Is Your Sales Process Creating a "Buyer-Beware" Environment?
by Donald Davidoff | Oct 25, 2018 12:00:00 AM
Fall is upon us. As usual for multifamily operators, Halloween preparations and pumpkin spice treats provide the backdrop to the main event - next year’s budget. As we grind through the seemingly endless iterations of revenue and cost numbers and reconciliation between properties and central teams, at some point the light will appear at the end of the tunnel. At that point, we will get to turn our attention not merely to the goals, but how we will achieve them.
We will bring 2018 to a close with a decade of growth behind us. We will enter 2019 facing what is now an annual question "is this going to be the year when things slow down?" Of course, nobody knows the answer to that question, but there are good reasons to take our preparations for next year as an opportunity to revisit sales. A decade when demand has outstripped supply more often than not has delivered spectacular returns but in many cases, less-than-spectacular sales performance.
Why Multifamily Sales is Different
The challenges with multifamily sales are manifold and well-documented: it's the only industry that I know of where sales reports to operations. The cutting edge of sales - the leasing associate - attracts a transient workforce, creating a need for high-volume training of associates to deliver consistent sales processes. However, in delivering a consistent process, we overlook one of the most critical considerations in sales performance: prospects are unique.
While it's no surprise that prospects aren't all created equal, our industry has the habit of trying to force them through cookie-cutter sales processes. Worse still, leasing associates are often coached to focus on asking for the lease and “secret shopped” to assure they do so, creating an experience that is a bigger turn-off for the buyer than operators may realize.
Sales pitches have come a long way since Alec Baldwin's famous "motivational" talk from the 1992 movie Glengarry Glen Ross, and the ethos of "always be closing" does more harm than good in the apartment industry. At best, it annoys prospects; at worst, it alienates them, creating a "buyer beware" environment for the leasing discussion. It gets in the way of discovering information about their unique circumstances and preferences that would help both parties arrive at a successful decision.
Why the Sales Conversation Has Changed
The context of leasing conversations - like most sales processes - has changed as generations of consumers have looked increasingly to the internet as they inform themselves on purchases. Armed with maps, walk scores, reviews, detailed property information and more competitive price information than ever before, it's hard to tell what's on a prospect's mind when they arrive at your community. But it's our job to find out.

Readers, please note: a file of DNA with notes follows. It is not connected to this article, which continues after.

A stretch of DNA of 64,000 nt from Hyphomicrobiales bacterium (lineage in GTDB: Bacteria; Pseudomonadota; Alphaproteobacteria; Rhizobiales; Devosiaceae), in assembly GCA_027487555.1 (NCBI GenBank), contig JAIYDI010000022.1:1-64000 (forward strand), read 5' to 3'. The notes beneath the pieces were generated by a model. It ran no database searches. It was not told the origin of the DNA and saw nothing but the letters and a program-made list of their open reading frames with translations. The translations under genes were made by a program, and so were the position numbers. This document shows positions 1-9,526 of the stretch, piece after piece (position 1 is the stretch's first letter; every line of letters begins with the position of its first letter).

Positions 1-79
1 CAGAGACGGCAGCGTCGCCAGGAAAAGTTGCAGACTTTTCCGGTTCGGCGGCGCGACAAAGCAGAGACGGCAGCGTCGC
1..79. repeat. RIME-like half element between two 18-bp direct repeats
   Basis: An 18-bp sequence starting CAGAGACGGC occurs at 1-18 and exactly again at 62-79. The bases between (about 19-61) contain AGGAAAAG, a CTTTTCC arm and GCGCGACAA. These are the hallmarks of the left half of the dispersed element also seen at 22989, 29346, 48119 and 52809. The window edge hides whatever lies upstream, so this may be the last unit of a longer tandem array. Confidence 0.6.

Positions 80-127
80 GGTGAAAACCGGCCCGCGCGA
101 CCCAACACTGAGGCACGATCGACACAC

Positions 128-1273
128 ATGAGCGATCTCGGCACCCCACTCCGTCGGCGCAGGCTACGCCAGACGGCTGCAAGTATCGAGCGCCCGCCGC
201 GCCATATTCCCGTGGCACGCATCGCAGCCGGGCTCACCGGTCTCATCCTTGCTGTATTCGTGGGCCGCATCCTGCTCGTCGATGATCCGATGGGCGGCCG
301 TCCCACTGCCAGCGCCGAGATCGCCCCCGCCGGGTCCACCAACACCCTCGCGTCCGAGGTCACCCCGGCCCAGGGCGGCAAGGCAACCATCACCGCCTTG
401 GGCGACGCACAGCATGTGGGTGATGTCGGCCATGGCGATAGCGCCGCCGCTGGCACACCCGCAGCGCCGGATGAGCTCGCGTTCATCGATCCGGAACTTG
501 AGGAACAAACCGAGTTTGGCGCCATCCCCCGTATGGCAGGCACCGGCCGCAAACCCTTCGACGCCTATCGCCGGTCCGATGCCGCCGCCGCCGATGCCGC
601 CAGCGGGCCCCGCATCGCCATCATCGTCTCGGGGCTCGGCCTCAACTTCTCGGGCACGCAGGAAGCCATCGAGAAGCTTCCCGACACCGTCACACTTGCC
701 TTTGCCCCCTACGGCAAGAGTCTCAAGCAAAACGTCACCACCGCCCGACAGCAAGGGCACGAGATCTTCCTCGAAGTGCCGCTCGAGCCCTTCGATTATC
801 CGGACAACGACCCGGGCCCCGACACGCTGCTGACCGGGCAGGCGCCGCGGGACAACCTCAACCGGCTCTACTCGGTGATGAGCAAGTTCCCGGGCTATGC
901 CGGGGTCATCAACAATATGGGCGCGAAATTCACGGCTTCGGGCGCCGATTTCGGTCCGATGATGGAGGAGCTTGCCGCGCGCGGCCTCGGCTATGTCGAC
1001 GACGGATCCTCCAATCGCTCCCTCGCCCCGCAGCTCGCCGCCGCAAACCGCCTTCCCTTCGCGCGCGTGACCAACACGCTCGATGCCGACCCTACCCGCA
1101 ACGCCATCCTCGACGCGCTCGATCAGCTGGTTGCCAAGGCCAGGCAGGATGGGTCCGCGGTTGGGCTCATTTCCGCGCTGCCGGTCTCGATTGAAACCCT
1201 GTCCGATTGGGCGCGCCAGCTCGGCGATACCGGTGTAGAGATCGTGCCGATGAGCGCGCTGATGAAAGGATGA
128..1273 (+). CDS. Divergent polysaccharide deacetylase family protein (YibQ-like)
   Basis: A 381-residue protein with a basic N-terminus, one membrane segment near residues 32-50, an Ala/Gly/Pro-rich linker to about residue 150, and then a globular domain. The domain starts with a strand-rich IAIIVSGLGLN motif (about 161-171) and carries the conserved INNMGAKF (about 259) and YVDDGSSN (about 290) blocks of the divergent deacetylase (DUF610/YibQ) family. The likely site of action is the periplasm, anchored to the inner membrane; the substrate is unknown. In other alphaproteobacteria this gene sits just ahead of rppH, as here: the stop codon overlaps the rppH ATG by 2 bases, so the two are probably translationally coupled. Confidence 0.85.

Sales processes - particularly ones designed to deliver consistency in an environment of high staff turnover - don't always account for the prospect's circumstances. Agents are drilled to take control of the conversation and guide the prospect down a highly prescribed path towards a decision. And that's what's probably costing operators signed leases.
When most traditional sales processes were designed, it was still the case that prospects had to go to the community in order to gather information about it. Leasing agents controlled much of the information that prospects need in order to get to a buying decision. That is no longer the case: buyers come to your community with wildly varying levels of product knowledge, motivation, and emotions. The information they require may be extremely specific, for example.
Google named this phenomenon the "Zero moment of truth" (or ZMOT). The highly specific, highly unpredictable moment where somebody decides to buy something during the course of their research. It can happen at any point in the discovery process over which the seller has little control. The trick is to find out what it is that the prospect needs to know, and that requires a different set of skills from the one that forces the buyer to follow a traditional sales process. Daniel Pink puts it well when he talks of a shift in the sales paradigm from “Buyer Beware” to the “Seller Beware”.
In the coming weeks, we will explore the way that multifamily communities sell leases. We will break down traditional sales processes and discuss new ways to put the prospect at the heart of the sales process and how that can help to secure more leases. Subscribe to the blog and learn more about how to raise your game in this crucial area as you prepare for 2019!